The high school kids were actually nice to converse/debate with. At least they came over to us and acted courteously. They asked many questions. And we gave them reasoned answers. Unfortunately, their only reference book was their bible (one funny moment: We tried explaining that there were two sets of 10 commandments [Exodus 20, 2-17 and Exodus 34, 14-27] and showed these kids a copy of them that Mark had printed up. "No, no, I want to see them in the bible" said one young man. So we handed over a Gideon's bible that Mark had brought along. "No, no, I don't want to see your bible, I'll use one of ours." Picky! And when they found the citations, they huddled and came up with, "Oh, that's god repeating himself." Right.)
Tom Maley from East Bay Atheists had 5 or 6 students and one Christian adult sitting on the grass with him, they making a semi-circle with Tom as the focus. It reminded me of a certain scene from "The Last Temptation of Christ." Good thing Tom does not have a messiah-complex. Ben Baumgartner had a gang of followers, too, giving other students a good education. And MarkiThomas …well, Mark was still there, surrounded by 8 or so people, a half-hour after the event had ended giving a science class to, well truth be said, the scientifically ignorant. Ed Gauci had his camera with him so I'm sure photos will be posted soon. And of course, Dave Mandel brought his harmonica and gave music lessons.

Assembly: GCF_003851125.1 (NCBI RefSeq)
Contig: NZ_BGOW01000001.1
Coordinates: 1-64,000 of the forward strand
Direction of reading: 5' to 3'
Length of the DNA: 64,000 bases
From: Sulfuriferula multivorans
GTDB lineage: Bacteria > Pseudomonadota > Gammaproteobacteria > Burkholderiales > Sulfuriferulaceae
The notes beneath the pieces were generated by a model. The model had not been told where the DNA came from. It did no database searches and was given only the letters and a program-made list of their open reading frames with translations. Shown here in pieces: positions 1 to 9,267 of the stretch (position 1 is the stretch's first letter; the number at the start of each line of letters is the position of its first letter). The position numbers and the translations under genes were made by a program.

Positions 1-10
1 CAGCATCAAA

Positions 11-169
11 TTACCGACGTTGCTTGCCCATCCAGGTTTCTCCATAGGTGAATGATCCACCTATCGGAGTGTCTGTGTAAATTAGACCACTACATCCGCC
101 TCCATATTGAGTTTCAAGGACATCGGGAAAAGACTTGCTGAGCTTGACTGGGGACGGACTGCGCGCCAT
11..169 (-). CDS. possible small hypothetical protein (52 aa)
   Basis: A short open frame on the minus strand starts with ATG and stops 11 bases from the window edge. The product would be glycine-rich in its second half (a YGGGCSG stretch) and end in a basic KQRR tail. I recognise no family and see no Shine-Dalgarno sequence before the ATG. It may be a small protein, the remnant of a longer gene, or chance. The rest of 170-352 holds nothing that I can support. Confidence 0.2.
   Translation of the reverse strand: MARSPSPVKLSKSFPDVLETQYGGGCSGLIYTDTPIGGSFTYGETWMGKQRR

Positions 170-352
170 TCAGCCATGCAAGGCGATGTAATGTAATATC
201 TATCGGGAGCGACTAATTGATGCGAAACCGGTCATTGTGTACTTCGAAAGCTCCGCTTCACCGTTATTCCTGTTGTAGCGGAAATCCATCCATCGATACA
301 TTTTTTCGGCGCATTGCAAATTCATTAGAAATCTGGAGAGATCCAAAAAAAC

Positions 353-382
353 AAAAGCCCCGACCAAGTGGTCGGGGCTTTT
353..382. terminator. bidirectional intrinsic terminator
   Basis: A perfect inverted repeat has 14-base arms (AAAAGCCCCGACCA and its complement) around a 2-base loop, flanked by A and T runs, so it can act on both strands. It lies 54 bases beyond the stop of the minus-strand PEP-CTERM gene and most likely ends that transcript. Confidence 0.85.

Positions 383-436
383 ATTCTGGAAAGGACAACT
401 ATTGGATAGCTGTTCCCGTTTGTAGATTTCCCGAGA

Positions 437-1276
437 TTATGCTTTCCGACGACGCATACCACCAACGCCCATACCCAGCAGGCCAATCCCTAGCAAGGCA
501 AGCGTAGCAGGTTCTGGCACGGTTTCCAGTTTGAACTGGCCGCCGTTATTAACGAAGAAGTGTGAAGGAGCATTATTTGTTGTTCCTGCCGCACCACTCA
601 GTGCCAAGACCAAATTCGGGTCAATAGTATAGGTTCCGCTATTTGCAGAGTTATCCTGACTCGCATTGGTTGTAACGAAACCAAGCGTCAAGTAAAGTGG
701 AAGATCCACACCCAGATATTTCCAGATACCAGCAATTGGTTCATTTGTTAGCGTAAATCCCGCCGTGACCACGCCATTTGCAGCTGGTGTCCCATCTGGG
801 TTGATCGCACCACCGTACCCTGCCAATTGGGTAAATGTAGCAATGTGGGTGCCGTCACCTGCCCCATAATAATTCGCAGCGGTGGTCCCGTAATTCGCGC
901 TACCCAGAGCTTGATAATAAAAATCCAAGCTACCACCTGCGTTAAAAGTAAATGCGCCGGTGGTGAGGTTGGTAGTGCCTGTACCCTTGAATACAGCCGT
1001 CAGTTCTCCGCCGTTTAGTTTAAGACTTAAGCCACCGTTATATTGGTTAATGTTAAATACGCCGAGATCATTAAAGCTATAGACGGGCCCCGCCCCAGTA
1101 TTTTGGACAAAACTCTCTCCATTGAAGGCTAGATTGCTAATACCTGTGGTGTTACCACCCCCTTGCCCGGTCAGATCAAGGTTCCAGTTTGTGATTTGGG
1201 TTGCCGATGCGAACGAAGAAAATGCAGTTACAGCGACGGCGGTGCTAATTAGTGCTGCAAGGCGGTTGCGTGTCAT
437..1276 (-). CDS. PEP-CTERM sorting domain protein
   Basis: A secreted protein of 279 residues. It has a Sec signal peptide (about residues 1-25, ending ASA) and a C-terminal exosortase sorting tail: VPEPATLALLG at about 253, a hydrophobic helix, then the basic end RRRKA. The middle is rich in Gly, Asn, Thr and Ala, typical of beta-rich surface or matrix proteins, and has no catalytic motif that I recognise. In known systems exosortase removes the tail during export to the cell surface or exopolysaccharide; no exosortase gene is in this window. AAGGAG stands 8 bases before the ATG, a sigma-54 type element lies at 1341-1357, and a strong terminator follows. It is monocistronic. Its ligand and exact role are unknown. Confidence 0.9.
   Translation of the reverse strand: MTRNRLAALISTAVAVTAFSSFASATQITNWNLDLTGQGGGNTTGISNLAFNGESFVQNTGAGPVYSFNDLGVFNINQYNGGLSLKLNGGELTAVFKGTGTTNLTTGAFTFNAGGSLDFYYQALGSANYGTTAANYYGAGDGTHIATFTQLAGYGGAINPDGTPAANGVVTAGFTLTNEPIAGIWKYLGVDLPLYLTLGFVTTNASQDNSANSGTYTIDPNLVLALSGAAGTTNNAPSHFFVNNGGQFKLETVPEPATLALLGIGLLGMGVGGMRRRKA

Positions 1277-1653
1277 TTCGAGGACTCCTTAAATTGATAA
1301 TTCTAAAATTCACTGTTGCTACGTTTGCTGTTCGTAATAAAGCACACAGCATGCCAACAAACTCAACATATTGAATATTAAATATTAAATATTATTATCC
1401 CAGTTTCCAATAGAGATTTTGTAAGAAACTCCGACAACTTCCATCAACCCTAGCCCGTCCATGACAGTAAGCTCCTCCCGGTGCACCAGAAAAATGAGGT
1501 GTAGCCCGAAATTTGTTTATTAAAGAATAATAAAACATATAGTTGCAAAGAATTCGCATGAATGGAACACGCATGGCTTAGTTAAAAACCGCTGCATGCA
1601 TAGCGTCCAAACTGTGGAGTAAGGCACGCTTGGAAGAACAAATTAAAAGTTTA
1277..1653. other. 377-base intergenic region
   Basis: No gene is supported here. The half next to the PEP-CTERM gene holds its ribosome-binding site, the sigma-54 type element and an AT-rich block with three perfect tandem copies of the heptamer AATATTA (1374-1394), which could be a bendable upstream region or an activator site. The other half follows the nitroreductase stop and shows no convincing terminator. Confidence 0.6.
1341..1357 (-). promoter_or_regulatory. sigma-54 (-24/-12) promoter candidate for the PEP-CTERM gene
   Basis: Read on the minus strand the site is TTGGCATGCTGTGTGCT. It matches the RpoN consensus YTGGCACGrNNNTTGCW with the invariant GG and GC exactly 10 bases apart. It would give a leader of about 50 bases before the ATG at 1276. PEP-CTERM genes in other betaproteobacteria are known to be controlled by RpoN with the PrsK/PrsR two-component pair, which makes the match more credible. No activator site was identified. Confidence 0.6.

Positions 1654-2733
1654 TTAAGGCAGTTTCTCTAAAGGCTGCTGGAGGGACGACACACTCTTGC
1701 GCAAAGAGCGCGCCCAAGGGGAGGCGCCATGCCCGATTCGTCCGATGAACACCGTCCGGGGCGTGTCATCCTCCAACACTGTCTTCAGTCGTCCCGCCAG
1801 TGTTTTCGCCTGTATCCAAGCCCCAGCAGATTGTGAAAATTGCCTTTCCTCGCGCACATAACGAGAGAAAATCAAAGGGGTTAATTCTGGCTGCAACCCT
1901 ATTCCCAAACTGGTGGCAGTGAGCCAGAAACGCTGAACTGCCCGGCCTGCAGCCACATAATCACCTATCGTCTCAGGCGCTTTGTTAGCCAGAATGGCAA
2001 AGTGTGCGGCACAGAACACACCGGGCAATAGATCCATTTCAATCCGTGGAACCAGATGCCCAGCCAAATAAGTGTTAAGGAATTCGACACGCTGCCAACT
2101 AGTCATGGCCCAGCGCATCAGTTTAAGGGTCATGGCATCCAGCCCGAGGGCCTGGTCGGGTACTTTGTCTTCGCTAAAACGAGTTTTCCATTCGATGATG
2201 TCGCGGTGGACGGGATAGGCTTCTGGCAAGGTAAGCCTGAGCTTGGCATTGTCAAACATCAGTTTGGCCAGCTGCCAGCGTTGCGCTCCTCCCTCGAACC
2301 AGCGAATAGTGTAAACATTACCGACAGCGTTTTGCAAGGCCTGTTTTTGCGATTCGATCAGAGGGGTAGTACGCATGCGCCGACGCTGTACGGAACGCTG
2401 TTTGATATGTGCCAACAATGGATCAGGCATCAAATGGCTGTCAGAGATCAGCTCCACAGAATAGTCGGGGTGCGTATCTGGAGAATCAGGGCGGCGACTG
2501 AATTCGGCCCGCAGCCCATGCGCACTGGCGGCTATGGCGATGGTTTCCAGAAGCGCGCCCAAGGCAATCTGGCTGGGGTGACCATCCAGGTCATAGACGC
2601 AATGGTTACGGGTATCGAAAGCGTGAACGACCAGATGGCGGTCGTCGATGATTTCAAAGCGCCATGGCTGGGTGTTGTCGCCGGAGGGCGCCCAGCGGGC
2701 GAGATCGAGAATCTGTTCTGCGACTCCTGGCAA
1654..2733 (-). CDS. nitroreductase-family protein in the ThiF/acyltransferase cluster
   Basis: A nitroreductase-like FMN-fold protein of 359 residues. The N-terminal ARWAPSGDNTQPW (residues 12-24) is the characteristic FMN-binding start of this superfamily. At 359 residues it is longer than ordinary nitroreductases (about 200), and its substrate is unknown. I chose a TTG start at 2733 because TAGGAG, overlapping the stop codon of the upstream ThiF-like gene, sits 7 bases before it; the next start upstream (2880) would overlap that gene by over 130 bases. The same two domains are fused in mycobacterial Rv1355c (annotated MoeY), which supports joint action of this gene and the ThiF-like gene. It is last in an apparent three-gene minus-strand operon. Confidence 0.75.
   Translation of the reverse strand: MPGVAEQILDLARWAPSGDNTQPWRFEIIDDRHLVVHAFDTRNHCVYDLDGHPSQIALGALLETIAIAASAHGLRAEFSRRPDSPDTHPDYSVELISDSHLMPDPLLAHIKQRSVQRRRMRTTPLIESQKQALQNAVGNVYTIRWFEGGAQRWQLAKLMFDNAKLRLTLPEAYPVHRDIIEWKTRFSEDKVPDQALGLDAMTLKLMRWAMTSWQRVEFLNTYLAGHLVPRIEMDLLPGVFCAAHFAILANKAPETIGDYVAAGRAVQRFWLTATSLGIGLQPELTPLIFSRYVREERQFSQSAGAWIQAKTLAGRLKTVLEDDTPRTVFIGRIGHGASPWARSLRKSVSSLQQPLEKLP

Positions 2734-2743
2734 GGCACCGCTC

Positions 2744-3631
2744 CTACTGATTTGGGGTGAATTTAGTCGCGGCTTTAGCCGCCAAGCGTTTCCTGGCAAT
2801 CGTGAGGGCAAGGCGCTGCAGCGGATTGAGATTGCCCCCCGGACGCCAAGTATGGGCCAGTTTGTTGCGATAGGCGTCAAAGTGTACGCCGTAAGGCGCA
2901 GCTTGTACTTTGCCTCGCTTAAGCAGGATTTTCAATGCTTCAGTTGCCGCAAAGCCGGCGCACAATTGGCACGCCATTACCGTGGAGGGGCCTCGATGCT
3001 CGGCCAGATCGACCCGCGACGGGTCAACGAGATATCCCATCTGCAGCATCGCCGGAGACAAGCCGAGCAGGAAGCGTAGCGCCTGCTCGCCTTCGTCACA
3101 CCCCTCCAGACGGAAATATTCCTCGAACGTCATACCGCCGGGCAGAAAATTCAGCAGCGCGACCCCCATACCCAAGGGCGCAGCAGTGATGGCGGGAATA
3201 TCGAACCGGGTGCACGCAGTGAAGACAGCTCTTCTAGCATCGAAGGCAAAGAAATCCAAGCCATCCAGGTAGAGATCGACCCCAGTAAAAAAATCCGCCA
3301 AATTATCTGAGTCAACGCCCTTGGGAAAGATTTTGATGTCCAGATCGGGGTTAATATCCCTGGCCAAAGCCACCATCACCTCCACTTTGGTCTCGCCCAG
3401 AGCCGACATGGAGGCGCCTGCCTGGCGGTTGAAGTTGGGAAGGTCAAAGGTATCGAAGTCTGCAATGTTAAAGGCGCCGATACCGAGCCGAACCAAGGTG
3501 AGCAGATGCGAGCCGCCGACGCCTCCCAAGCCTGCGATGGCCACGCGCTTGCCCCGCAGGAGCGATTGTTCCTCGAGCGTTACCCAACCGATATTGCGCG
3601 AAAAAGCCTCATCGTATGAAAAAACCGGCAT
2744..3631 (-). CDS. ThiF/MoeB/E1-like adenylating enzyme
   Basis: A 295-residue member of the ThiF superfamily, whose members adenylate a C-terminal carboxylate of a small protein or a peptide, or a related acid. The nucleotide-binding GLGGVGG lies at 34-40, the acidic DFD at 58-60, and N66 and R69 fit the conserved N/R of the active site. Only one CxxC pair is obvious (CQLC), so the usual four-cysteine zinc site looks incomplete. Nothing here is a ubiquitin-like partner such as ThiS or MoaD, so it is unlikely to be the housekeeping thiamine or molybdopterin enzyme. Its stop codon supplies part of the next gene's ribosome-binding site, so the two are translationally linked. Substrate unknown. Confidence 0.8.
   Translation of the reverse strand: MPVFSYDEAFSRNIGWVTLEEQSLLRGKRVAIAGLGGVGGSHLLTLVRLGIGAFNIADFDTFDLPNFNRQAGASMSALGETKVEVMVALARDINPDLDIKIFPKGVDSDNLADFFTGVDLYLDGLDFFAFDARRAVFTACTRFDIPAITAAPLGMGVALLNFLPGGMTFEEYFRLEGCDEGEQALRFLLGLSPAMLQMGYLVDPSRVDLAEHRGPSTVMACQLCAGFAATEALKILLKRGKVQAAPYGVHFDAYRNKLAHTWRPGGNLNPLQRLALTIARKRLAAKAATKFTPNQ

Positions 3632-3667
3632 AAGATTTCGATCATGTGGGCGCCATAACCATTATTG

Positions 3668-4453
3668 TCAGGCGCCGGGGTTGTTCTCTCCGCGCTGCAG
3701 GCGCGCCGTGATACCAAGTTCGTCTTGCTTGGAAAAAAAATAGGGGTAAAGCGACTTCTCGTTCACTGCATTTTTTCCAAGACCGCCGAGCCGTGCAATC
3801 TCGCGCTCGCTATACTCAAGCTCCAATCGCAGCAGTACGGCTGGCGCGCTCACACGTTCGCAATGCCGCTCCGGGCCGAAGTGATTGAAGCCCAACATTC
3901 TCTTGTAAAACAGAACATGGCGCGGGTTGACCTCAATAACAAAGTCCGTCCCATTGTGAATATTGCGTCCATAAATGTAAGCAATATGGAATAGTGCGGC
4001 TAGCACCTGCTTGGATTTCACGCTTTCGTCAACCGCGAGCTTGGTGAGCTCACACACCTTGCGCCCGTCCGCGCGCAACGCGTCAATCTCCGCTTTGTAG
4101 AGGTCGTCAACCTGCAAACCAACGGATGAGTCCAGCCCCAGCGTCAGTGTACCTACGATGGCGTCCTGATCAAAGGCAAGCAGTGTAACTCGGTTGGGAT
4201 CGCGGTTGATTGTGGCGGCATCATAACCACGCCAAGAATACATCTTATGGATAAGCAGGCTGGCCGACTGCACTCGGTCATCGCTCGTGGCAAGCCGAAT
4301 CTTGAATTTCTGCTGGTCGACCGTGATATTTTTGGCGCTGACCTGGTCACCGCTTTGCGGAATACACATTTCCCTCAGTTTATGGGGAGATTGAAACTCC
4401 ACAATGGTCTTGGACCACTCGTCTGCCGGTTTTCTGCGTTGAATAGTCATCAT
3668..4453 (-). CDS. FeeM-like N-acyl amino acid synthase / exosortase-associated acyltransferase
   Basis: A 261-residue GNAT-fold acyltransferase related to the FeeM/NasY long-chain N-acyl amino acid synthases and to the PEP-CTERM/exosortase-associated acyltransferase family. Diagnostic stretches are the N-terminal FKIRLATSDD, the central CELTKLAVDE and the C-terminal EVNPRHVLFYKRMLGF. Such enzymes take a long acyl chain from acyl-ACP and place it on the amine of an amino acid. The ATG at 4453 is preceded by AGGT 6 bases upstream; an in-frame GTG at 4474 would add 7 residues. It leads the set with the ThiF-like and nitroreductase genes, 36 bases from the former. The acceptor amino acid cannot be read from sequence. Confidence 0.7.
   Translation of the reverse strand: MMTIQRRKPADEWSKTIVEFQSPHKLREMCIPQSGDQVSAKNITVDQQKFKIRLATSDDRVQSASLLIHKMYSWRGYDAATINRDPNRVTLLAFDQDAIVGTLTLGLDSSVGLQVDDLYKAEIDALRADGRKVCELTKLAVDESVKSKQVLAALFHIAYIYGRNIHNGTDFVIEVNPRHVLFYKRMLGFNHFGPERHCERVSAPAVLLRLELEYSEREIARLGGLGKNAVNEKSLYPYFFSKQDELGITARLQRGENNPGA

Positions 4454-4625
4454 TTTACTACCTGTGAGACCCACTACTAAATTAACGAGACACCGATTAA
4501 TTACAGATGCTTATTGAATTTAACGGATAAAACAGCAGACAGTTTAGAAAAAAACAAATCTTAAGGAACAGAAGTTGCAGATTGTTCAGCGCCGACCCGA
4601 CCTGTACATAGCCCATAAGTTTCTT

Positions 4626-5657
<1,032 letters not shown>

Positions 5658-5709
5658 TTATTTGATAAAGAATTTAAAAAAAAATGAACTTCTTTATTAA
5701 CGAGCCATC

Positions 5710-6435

All the Christians who made contact with us were reminded that we were not there protesting their right to pray on public grounds, rather we were protesting the entanglement of state and church in the proclaiming of a national day of prayer.
Thanks to all who came out to help give voice to that concern.